The first alleged sighting was made in 1862 by a trapper named Leon Weber. When the crew stepped back, the corpse revealed the body of Weber’s fiancé who died later on that same day. Another sighting of the phantom ship was made by cattleman, Gene Wilson in 1887, when he saw the body of his wife laid out on the canvas. In 1903, another tale describes that when Victor Heibe was chopping down a tree on his riverfront property, he spied the ship. Laid out on the deck was the body of a close friend.
Every case was reported in the late fall, and in all cases, the person seen upon the deck of the phantom ship died on the very same day.
One of the sightings allegedly occurred six miles southeast of the town of Guernsey, near Casper, Wyoming. Another sighting was said to have occurred at Bassemer Bend on the Platte River.
SARAH--thank you so much for visiting Sweethearts of the West, and giving us a wonderful glimpse into your newest novel. I want to know how the homeless kid who was born in a Bordello grew up and fell in love, and I'm sure your readers will, too. Celia


  1. Hey, Sarah J! What a treat to have you posting here at SOTW : )

    I love heroes with heart, and I am intrigued by the era in which set "For the Love of Banjo". I think that time in history needs to be explored more and expanded upon in romance reads. Great choice! Terrific series!!!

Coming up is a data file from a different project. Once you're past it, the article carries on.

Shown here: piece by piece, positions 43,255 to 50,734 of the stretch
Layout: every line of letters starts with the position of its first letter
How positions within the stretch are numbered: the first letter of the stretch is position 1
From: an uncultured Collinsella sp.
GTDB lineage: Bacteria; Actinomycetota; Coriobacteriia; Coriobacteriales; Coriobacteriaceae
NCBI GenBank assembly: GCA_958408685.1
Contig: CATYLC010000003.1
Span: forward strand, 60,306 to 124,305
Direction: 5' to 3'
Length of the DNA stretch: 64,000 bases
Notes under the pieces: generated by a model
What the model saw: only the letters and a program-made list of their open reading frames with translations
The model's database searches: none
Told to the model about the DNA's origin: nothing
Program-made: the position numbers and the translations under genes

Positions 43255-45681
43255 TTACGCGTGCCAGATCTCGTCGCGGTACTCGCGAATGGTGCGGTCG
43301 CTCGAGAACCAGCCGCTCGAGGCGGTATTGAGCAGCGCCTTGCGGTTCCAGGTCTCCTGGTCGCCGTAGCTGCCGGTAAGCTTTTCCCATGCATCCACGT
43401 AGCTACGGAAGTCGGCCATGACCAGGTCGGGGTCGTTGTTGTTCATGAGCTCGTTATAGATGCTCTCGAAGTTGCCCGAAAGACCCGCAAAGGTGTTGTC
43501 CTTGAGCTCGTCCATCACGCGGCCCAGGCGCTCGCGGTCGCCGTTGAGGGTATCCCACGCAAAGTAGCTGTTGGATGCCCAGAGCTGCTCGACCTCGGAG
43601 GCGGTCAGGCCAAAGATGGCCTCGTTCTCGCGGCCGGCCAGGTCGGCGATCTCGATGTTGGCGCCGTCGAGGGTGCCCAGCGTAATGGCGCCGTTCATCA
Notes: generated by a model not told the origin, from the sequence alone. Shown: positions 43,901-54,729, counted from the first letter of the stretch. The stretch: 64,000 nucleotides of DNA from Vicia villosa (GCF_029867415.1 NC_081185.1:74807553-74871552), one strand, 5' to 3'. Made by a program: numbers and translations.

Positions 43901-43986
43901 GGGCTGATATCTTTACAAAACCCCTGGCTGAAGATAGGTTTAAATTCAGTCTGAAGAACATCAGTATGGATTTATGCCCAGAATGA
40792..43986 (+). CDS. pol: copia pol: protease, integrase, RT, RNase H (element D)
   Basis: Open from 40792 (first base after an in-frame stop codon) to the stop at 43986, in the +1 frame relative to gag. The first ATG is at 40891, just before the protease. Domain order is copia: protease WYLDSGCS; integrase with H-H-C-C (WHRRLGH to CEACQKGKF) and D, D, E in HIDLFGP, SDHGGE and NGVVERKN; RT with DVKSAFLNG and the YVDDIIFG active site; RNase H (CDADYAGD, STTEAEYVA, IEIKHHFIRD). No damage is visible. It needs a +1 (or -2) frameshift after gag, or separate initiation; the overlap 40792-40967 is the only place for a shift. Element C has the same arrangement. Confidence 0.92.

Come back soon ; )

  2. Virginia, thank you so much for coming by. It is such a thrill for me to be a guest here.
    I, too am fascinated with the early twentieth century. so many things changed in a short period of time--like a global growth spirt. The research was fun and I didn't use half of it.
    I am so happy you took the time to come by and comment, Virginia. You must get up with the chickens. LOL

  3. Sarah, I loved that excerpt. It was short and sweet, but to the point. And I totally enjoyed that the heroine has sass!

    Wishing you the best, my dear!

  4. Hi Sarah,
    Love that phrase, "The earth paused..." Fascinating stuff about the ghost ship. Great fodder for the imagination. "For the Love of Banjo" is still on my list of books to buy. Do you know if it is available for the Nook? I had looked when it first came out, but I didn't find it at B&N. Best wishes for great sales.

  5. Hi Sarah, interesting about the ghost ship! Does it relate to your story?

    Best of luck with Banjo. :-)

  6. Sarah, I think I might be in love with your Banjo too. What strong writing in the excerpt. I love the ghost story about the ship too!

  7. Hi Sarah!